When there was no Oil Glut™. Gee, I wonder why that would be?

  15. Nony on Mon, 6th Feb 2017 12:05 am 

    I sucked so much cock last night I think I’m pregnant. But that doesn’t mean I’m gay or bi. I’m strictly hetero. Fuck you guys and your binary world.

  16. Hubert on Mon, 6th Feb 2017 6:16 am 

    WHAT PLANETS ARE THESE IDIOTS LIVING ON?
    https://www.youtube.com/watch?v=qaPnu9LciuI&t=1558s

  17. BobInget on Mon, 6th Feb 2017 9:48 am 

    Most Wednesdays Oil ‘bulls’ constantly complain when imports rise above REQUIRED 6.5 M Bp/d . Shouts grow louder with every ‘extra’ million barrels that clearly should be tagged speculative. It’s way cheap to store tax free oil eleven months in any year. (Storage, not consumption, seems to guide short-term pricing)

    Most traders are either too dumb or too lazy to think
    more then a few hours ahead.

    Again, like real-estate, O&G, location/location/location.

    If Canada, Mexico, Venezuela need certain grades not available in one region, trades are exchanged.

    Mexico for instance has been ‘exporting crude’ to the US for refining. Nearby US refineries simply return
    diesel or gasoline as needed. Mexico remains a negative crude importer.

    IMO… It’s Venezuela, not SAUDI ARABIA have the world’s largest proven reserves. Canadian crude is just beginning to become America’s pre emanate supplier
    as Venezuela struggles to fill Chinese tankers with loan service demanded 2.5 M B p/d.

    When, not if, Venezuelan exports to the US slow to a drip… as W. Buffet is fond of saying: “When tides go out, we see who’s wearing bathing suits”.

    Remember, we still absolutely require 6.5 M B every bloody day. When/if imports shrink below that, man the boats.

    Except for Alberta’s oil sands Canada’s proven reserves are limited. (same said for Venezuela’s
    Orinoco oil sands)

  18. Davy on Mon, 6th Feb 2017 10:15 am 

    Bob, that is what the Nimitz is for on those days when we have to man the boats. Do you really think if the US is collapsing China is going to collect that Venezuelan crude. Reality changes once in those new scenarios. Your problem is talking scenrio change without the mentality change. The Nimitz may not succeed in getting oil if Venezuela decided to torch their oil but then no one gets it.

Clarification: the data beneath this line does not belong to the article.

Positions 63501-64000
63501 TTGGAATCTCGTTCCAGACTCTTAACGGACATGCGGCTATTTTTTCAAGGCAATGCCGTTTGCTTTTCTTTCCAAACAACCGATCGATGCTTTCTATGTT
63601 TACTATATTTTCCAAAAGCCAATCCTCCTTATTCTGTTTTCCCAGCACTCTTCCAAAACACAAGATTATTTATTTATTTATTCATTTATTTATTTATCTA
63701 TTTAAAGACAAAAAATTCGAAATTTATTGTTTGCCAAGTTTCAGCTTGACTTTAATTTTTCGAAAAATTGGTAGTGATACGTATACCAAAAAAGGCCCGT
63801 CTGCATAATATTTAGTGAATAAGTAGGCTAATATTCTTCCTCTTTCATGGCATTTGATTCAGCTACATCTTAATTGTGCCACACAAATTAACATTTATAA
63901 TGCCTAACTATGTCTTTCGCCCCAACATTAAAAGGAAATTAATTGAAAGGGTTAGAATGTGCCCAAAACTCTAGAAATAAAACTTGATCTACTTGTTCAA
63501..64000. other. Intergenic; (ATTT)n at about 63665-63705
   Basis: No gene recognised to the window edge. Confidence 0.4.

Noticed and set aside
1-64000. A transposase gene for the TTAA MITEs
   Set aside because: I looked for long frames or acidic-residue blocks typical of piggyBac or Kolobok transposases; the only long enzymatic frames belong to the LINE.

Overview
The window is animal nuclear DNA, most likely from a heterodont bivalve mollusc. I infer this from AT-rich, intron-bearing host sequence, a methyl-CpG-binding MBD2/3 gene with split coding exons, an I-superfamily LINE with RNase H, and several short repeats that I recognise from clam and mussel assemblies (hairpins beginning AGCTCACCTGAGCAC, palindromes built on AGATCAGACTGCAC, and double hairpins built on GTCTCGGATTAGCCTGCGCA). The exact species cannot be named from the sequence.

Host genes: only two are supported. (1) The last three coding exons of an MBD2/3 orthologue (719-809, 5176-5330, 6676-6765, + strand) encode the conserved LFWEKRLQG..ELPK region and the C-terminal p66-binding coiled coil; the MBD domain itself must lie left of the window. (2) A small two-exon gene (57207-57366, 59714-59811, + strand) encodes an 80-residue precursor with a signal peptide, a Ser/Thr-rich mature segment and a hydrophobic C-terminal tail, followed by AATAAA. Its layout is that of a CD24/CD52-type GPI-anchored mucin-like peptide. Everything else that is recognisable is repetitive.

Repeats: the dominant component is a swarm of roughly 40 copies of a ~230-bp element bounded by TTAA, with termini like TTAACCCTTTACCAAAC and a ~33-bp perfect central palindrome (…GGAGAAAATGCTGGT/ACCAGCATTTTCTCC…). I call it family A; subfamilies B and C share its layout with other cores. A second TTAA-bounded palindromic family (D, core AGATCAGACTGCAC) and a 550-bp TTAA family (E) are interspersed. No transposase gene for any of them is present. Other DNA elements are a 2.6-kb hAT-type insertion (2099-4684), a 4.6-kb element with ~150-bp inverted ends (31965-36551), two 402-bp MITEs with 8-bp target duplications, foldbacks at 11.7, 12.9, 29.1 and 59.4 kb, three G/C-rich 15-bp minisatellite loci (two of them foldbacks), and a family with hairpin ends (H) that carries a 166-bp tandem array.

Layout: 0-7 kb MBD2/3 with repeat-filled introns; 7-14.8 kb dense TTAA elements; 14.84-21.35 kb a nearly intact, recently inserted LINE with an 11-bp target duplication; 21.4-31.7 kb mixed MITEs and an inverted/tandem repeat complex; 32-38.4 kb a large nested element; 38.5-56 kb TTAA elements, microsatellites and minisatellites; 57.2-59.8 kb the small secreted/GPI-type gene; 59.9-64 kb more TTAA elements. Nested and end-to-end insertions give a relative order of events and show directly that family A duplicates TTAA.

19. Dredd on Mon, 6th Feb 2017 10:20 am 

    Assertions to the contrary of (The Psychology of the Notion of Collective Guilt) are phony alt-guilt spread by the obvious Oil-Qaeda trolls among us (The Private Empire’s Social Media Hit Squads – 2).

    “The US could” own up to that.

  20. Southwest_PA on Mon, 6th Feb 2017 1:26 pm 

    The headline is the first bit of crap journalism here… the second paragraph clarifies that they are referring to just four OPEC nations, and not the big boys either: Libya, Qatar, Ecuador and Gabon. Talk about cherry picking data! Then again, we shouldn’t expect too much from an outfit like The Daily Caller.

  21. Ghung on Tue, 7th Feb 2017 5:10 pm 

    I haven’t checked in for a while. Nice to see Rockman still calling out bullshit, Planty is still a broken-fuckin’-record pretending to be somebody, Davy is still stating the obvious, and Nony is still sucking cock.

    What a great bunch!

  22. Davy on Tue, 7th Feb 2017 5:17 pm 

    Well, Ghung we are happy how about you?

  23. Cloggie on Tue, 7th Feb 2017 5:19 pm 

    I haven’t checked in for a while.

    Mostly since November the 8, if memory serves. Winter must have been hell for you, probably still is.

    Nice to see Rockman still calling out bullshit, Planty is still a broken-fuckin’-record pretending to be somebody, Davy is still stating the obvious, and Nony is still sucking cock. What a great bunch!

    But this is all going to change from now on: he’s back, with a vengeance!

  24. Ghung on Tue, 7th Feb 2017 5:47 pm 

    Cloggo said; “Mostly since November the 8, if memory serves. Winter must have been hell for you, probably still is.”

    Just the opposite, Clog. Winters are nice here. Things slow down, we stay warm by the fire and enjoy the fruits of our summer labors. The ‘snowbirds’ (mainly from Florida) fly south for the winter, so the roads are much safer, and lately I’ve been watching your boy Donald show himself for the complete ass he is. Kellyanne has been better than any of the comedy shows; a big laugh per day it seems. Poor girl looks sick. I guess selling your soul can do that.

    Anyway, humanity is still on track for the big reset, ‘interesting times’ get more interesting as time meanders on, and a lot of folks still think we can fix this shit. I guess they need to. Me? I just put another log on the fire and open another jar of pickles.